A woman can have a unique and amazing ability to help her man achieve his dreams. This might sound silly or too fairytale-like, but trust me, it is anything but silly. It’s pretty serious. If you’re a woman, and you’re reading this, you need to know that you have incredible power in the life of your husband (or any man for that matter).
This power truly does affect any man, which includes family members and even male friends. A woman has the power to inspire, encourage, and believe in them. She has the feminine power to awaken a man’s dreams, and then the tenacity to help him accomplish them by simply believing in him.
Too often, this power is abused in a relationship, women either fail to recognize and care to inspire their husband’s particular dreams and talents, or they use their femininity as a sexual weapon. Women have lost the art of inspiration. The feminist movement has told and taught women to compete with men; the problem is, if you’re competing with someone, it’s extremely hard to want them to do especially well. A man doesn’t want to compete in that way, but he does want to be believed in.
I love the marriage of Nathaniel & Sophia Hawthorne. A woman who believed in her husband’s writing. It perfectly captures how a woman is supposed to believe in and inspire her husband, take a look at how their son, Julian Hawthorne, described his parent’s loving marriage:
“The life of a man happily married cannot fail to be influenced by the character and conduct of his wife. Especially will this be the case when the man is of a highly organized and sensitive temperament, and most of all, perhaps, when his professional pursuits are sedentary, and imaginative rather than active and practical.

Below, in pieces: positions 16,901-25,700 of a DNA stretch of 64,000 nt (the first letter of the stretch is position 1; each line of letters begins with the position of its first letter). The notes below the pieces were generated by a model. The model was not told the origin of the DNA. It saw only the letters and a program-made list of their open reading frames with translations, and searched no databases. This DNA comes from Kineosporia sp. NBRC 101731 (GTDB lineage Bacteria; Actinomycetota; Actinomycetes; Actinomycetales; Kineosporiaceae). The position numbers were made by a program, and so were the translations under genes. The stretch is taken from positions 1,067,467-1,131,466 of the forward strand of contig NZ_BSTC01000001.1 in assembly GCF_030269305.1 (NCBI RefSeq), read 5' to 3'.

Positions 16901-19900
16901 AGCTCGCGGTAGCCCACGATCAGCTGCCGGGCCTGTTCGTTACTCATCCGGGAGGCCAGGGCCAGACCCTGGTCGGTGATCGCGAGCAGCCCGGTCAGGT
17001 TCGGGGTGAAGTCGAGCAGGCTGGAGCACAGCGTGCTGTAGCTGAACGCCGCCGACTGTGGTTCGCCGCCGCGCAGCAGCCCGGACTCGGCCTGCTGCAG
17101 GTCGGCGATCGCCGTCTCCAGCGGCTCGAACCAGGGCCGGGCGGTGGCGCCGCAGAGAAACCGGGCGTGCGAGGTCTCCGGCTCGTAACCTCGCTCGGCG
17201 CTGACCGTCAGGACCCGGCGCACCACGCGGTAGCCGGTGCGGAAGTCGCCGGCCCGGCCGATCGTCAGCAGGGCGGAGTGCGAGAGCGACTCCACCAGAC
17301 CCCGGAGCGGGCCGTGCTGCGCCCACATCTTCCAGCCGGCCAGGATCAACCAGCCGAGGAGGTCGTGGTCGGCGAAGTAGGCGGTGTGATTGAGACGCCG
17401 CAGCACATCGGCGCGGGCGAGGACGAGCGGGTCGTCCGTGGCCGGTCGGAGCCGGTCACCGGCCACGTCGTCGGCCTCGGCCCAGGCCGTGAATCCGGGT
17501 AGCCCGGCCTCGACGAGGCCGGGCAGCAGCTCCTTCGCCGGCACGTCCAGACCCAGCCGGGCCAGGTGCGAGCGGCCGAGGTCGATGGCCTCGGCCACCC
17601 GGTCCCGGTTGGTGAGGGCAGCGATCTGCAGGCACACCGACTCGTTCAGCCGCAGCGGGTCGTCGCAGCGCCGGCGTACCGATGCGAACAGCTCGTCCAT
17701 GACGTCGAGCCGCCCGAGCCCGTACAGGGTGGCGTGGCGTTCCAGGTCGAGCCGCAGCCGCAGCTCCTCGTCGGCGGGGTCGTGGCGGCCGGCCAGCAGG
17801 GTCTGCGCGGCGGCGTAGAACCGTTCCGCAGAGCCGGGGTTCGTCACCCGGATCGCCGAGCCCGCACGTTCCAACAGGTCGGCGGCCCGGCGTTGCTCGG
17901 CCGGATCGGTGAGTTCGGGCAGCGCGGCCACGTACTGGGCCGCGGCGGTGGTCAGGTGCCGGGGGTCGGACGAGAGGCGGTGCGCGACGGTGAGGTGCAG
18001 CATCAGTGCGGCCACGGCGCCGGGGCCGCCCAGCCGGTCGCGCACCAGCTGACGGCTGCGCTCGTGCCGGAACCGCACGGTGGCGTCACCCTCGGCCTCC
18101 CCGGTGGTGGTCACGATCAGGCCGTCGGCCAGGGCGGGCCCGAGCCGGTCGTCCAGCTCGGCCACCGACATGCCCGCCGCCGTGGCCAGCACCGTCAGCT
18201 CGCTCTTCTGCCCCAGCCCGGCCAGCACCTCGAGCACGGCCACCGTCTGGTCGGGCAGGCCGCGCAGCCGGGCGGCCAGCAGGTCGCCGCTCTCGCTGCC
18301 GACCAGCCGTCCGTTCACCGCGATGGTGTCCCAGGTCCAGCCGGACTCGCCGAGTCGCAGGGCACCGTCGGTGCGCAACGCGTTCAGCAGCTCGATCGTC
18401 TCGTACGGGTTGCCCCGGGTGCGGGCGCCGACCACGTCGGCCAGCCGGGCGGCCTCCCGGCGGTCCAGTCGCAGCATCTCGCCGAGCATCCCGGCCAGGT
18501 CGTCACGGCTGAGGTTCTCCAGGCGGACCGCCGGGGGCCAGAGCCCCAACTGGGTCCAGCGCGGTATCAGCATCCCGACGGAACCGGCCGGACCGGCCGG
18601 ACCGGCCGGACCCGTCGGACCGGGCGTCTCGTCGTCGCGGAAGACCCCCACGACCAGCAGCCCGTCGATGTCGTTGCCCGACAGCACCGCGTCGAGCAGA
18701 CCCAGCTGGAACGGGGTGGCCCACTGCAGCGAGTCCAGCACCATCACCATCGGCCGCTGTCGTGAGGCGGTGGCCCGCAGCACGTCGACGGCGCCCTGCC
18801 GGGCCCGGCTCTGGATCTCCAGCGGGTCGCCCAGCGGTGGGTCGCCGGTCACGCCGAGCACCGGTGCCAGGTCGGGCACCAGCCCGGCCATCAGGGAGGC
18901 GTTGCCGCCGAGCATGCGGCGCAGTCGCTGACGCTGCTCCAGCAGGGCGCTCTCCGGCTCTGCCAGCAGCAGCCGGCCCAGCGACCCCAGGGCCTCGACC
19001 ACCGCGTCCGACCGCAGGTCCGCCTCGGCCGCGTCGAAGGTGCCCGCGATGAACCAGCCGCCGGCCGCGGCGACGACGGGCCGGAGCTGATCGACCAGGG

Nathaniel Hawthorne was particularly susceptible to influences of this kind; and all the available evidence goes to show that the most fortunate event of his life was, probably, his marriage with Sophia Peabody.
To attempt to explain and describe his career without taking this event into consideration would, therefore, be like trying to imagine a sun without heat, or a day without a sun. Nothing seems less likely than that he would have accomplished his work in literature independently of her sympathy and companionship.
Not that she afforded him any direct and literal assistance in the composition of his books and stories; her gifts were wholly unsuited to such employment, and no one apprehended more keenly than she the solitariness and uniqueness of his genius, insomuch that she would have deemed it something not far removed from profanation to have offered to advise or sway him in regard to his literary productions.
She believed in his inspiration; and her office was to promote, so far as in her lay, the favorableness of the conditions under which it should manifest itself.
As food and repose nourish and refresh the body, so did she refresh and nourish her husband’s mind and heart.
Her feminine intuition corresponded to his masculine insight; she felt the truth that he saw; and his recognition of this pure faculty in her, and his reverence for it, endowed his perception with that tender humanity in which otherwise it might have been deficient.